Wed Oct 20 2021
8:00 PM (Doors 6:00 PM)
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The Reverend Shawn Amos & The Brotherhood
Since 2018’s acclaimed, politically charged Breaks it Down, the Rev has been on the road nonstop. 2019 saw him alighting in Texas, where the South begins, the West ends, and something else is taking shape – a world away, geographically and culturally, from his native LA. Here, he gathered together the Brotherhood, creating a sense of home in his rootlessness. Blade, Thomas, and Roberts provide not only musical, but also spiritual and emotional support for embracing new territory, artistically and otherwise.
“All I’m doing is singing and playing harp,” the Rev says. “I couldn’t imagine making this music with people who are not friends.”
Unlike past Shawn Amos collaborations with Matthew Sweet and Solomon Burke, the Brotherhood is in it for the long haul. “Everybody feels pride of ownership,” the Rev says of Blue Sky. The band has already hit the road and will tour through 2020.
“These songs are really special to Shawn,” says Brady Blade, who previously hosted the Rev’s debut album at his Shreveport studio, and laid down drums. “It’s up to us whether we’re ready to jump in and contribute 150%. If we’re not, it’s not a brotherhood.”
Clearly, from the barn-burning blues stomp of “Counting Down the Days” to the smoky R & B of “Albion Blues” to the rollicking “27 Dollars,” the Brotherhood is, indeed, down.
Up and coming guitar virtuoso King Solomon Hicks has announced his debut album, HARLEM, will be released March 13th, 2020 via Provogue/Mascot Label Group. Hicks grew up in Harlem "around a lot of great musicians." That certainly shows on HARLEM, an 11-song salute to those roots -- and how the 24-year-old guitarist and singer has turned them into his own fierce and distinctive style over the years.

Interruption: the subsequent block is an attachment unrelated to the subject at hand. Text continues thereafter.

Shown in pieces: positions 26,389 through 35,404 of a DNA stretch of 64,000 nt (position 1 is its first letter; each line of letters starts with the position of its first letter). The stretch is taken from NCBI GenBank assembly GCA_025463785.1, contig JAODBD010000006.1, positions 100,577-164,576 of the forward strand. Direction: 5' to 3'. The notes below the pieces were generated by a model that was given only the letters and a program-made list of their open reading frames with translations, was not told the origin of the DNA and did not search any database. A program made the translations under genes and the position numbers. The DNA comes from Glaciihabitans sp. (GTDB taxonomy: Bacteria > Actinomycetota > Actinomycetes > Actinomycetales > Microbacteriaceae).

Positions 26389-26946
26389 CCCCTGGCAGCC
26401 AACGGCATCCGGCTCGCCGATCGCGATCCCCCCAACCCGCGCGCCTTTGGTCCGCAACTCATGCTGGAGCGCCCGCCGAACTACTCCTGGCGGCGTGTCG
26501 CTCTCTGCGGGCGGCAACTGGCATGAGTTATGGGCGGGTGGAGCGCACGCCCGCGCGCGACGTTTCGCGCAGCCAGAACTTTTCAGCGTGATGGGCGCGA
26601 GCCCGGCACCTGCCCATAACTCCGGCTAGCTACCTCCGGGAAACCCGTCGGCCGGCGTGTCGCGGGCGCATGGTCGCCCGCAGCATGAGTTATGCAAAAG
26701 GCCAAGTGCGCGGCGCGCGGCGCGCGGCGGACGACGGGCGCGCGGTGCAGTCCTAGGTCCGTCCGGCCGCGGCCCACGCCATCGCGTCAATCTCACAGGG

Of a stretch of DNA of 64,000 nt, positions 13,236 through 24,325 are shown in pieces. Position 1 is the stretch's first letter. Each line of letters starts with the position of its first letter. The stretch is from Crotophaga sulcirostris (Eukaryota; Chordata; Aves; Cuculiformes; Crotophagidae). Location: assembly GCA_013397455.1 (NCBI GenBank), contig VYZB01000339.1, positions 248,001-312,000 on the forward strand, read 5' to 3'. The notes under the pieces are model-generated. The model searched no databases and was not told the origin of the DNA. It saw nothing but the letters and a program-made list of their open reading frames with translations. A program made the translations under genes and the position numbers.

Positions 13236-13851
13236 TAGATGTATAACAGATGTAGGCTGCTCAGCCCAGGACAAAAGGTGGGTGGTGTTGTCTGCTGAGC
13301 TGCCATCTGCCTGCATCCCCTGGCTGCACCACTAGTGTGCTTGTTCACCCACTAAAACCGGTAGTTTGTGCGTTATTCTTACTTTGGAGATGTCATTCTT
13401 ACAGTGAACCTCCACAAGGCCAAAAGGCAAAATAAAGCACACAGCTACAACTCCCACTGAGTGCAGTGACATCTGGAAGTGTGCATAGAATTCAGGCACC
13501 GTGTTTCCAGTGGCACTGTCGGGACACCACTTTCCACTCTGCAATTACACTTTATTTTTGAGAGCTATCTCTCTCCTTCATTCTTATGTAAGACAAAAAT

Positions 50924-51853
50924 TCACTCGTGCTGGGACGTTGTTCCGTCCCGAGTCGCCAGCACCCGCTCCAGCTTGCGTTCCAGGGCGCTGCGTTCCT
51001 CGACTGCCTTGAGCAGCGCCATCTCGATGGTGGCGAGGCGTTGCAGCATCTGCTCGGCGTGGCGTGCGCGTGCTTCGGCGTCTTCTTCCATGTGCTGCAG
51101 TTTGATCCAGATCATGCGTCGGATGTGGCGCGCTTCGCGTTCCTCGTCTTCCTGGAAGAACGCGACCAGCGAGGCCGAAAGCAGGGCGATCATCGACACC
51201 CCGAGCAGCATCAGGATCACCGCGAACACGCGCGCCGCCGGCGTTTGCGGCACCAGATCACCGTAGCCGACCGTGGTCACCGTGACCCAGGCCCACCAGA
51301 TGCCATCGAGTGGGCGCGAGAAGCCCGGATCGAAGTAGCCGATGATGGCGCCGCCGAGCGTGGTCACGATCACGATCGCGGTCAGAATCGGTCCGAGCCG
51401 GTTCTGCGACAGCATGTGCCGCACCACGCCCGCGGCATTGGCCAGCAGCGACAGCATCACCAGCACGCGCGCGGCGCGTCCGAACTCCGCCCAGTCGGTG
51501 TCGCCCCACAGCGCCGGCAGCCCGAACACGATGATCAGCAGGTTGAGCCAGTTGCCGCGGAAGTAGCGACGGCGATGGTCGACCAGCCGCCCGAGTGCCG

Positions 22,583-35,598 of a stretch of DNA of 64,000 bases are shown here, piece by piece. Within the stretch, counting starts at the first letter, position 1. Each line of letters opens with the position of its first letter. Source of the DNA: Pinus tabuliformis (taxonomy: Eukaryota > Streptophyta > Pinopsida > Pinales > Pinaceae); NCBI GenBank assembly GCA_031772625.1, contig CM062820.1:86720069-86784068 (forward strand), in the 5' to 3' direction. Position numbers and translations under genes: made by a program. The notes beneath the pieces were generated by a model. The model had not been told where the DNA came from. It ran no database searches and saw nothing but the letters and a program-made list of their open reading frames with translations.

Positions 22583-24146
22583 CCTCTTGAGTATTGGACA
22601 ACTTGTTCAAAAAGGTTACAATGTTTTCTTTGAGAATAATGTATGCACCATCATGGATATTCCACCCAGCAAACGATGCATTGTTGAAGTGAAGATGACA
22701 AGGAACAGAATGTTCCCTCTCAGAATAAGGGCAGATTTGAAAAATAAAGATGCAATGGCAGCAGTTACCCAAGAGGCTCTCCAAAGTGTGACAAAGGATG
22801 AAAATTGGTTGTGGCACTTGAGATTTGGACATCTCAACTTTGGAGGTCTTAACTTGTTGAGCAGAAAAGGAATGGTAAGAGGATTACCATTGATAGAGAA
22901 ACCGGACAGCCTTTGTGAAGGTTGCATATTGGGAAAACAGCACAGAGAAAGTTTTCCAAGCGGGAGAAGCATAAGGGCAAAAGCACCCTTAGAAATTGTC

The set, produced by multiple Grammy Award winner Kirk Yano (Miles Davis, Public Enemy, Mariah Carey), showcases Hicks as a writer, player and interpreter. Originals such as the roadhouse ready "421 South Main," the gospel shuffle of "Have Mercy on Me" and the aching instrumental "Riverside Drive" rub musical elbows with staples such as "Everyday I Have the Blues" and "It's Alright," a Latin-tinged take on Blood, Sweat & Tears' "I Love You More Than You Will Ever Know," a funked-up romp through Gary Wright's "Love is Alive" and a searing rendition of Sonny Boy Williamson's "Help me" that closes the album.
Hicks' playing and singing shine throughout HARLEM, blending reverent familiar with vigorous fresh, the work of an artist deeply rooted in blues birthed decades before him but equally invested in finding his own way of playing it. Yes, every day he sings the blues, but in a manner only Hicks himself can. "This has been a long time coming," Hicks says of his first major recording, "but I'm really happy with the sound and the way everybody played. This music is where I come from. It's really special to be able to record these songs -- and really important to get 'em right."
Hicks has been steeped in music for as long as he can remember. Harlem, he says, "is not like New Orleans, where music is 24 hours a day -- but it's close." His father and mother played music at home constantly. His mother also took him, as a youth, to local nightspots such as the Lennox Lounge, Saint Nick's and the Cotton Club, where Hicks witnessed performances that made a significant impact on his outlet and ambitions. "When you're around good musicians, it gives you that spark -- 'I want to do what you do. I want to hold my own,'" says Hicks, who started playing guitar when he was six years old. "But being around those types of musicians also taught me to NOT be the fastest guitar player. I wanted to be the one who knew the most riffs and drew on a lot of knowledge so I could play anything, and with anyone."
The self-described "kid in school that had a guitar on his back, interrupting all the classes," Hicks was on stage at the Cotton Club when he was 13, and during high school as part of a 15-piece band playing there three nights a week. "The owner saw I was serious and genuinely loved the music," Hicks recalls. He also learned a great deal from playing rhythm guitar at first, gradually developing his lead and soloing skills at gigs as well as at private parties and open jams -- the latter of which provided a kind of master class for the developing artists.
The Reverend Shawn Amos & The Brotherhood
Wed Oct 20 2021 8:00 PM
(Doors 6:00 PM)